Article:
Entertainment & Arts

All Saints discuss new album Red Flag and recall Top of the Pops trauma

All Saints Image copyright London Records
Image caption All Saints (L-R): Melanie Blatt, Natalie Appleton, Shaznay Lewis, Nicole Appleton

Reformed pop group All Saints discuss their new album, and recall the sexism they encountered in their first flush of fame.

A lot has changed since All Saints first charged onto the scene in 1997. Back then, Tony Blair had just won the election, Oasis were at number one with Be Here Now, and the world's biggest website was a page full of dancing hamsters.

Pop music was in the doldrums - this was the year of Barbie Girl and Gary Barlow's solo album - so Shaznay Lewis, Melanie Blatt and sisters Natalie and Nicole Appleton were a welcome breath of fresh air.

Positioned as a credible alternative to the Spice Girls, they wrote their own material, dressed in street-smart clothes and shunned the chirpy choreography of other girl groups (their signature move was an apathetic shrug of the shoulders).

But it was a difficult time to be a woman in the male-dominated music industry.

Female pop stars were expected to dress provocatively - a revealing photoshoot for FHM was a rite of passage - and All Saints, never knowingly in possession of a smile, were frequently dismissed as "difficult" or "sulky".

It was unfair and it was sexist, protests Melanie.

"A lot of Britpop groups at the time would act very arrogantly and very stroppy, but that was never seen as a negative thing," she says.

"We weren't half as bad - but if we didn't want to smile one day, or we weren't really interested in doing an interview, we'd be labelled as stroppy cows."

Image caption The band broke up at the height of their fame after a series of public squabbles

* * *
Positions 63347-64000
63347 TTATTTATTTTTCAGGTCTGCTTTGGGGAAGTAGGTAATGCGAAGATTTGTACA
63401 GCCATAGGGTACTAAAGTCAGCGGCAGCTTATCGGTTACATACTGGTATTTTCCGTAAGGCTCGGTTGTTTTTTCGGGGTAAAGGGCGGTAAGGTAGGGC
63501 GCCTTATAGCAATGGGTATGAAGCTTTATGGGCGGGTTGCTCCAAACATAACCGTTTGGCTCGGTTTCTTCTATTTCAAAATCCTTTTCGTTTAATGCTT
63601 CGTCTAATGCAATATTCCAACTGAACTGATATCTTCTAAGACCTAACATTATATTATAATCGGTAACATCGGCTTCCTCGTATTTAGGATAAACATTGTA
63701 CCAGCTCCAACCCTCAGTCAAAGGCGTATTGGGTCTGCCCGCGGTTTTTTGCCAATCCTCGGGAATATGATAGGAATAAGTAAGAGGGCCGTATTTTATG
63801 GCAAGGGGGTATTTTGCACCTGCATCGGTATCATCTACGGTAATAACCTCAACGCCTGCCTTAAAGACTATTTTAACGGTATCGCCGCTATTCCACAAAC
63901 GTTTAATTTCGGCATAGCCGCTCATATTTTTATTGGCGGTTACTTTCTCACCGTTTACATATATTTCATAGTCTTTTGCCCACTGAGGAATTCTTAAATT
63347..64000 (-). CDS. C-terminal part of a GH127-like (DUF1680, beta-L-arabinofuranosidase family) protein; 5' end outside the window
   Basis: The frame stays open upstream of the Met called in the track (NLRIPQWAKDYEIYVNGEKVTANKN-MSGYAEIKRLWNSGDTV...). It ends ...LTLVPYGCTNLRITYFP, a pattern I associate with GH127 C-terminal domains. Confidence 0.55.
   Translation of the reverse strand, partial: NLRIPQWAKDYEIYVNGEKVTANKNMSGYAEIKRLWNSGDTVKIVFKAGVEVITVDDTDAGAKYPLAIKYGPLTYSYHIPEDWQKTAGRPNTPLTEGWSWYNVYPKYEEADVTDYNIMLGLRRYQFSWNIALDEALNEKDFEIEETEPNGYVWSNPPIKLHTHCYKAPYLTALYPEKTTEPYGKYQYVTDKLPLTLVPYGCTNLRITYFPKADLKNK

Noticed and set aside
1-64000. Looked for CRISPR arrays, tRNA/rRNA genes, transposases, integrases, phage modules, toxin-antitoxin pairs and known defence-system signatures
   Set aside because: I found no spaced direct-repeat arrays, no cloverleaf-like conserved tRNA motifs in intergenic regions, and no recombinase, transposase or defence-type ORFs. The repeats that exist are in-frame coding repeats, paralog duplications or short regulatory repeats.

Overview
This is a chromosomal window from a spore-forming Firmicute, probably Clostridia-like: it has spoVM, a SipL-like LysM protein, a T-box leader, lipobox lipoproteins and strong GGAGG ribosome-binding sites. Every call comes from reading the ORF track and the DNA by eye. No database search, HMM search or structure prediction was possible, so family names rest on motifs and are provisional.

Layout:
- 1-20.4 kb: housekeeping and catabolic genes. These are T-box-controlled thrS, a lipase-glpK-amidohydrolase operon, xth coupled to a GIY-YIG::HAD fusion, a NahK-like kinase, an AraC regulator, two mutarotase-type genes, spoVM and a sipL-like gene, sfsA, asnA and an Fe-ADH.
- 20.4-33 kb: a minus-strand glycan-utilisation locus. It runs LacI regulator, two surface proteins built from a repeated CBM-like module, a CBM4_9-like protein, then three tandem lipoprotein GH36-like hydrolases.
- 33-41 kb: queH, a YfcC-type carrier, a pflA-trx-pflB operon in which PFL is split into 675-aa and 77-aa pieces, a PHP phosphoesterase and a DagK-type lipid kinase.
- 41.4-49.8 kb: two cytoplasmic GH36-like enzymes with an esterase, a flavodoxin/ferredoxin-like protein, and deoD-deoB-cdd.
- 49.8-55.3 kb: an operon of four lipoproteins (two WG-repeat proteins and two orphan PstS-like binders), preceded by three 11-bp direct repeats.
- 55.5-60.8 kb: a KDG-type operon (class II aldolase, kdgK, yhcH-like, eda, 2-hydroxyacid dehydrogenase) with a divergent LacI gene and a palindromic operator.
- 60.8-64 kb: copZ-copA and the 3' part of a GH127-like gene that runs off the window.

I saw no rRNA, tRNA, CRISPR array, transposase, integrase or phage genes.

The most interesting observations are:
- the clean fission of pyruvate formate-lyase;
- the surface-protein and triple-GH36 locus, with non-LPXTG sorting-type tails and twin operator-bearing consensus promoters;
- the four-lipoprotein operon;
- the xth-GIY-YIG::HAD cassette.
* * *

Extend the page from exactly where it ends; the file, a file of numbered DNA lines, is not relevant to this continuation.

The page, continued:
The sexism spilled over into their TV appearances, and the band shudder as they recall a traumatic Top of the Pops taping.

"They were filming images of us to use as a backdrop," says Shaznay, "and they wanted us to take our tops off."

The producers, they explain, wanted to shoot the band from the shoulders up, giving the impression they were performing in the nude.

"The vision was that we looked naked and we didn't want that vision," adds Natalie. "But because it was such a huge show, we were told 'if you don't do it, you don't get to go on the show,'" says Melanie.

"The girl that worked with us was in tears because she was trying to fight our corner," Natalie continues. "We ended up having to compromise with the producers. We dropped our tops to here [indicating her armpits] so it would look like we were topless."

"We did it but we were stroppy about it," says Nicole. "Again, we got labelled as being difficult."

A BBC spokesman said: "We're not able to comment on something that is alleged to have happened nearly 20 years ago, but today we seek to ensure that everyone working at the BBC does so in an environment in which they are comfortable."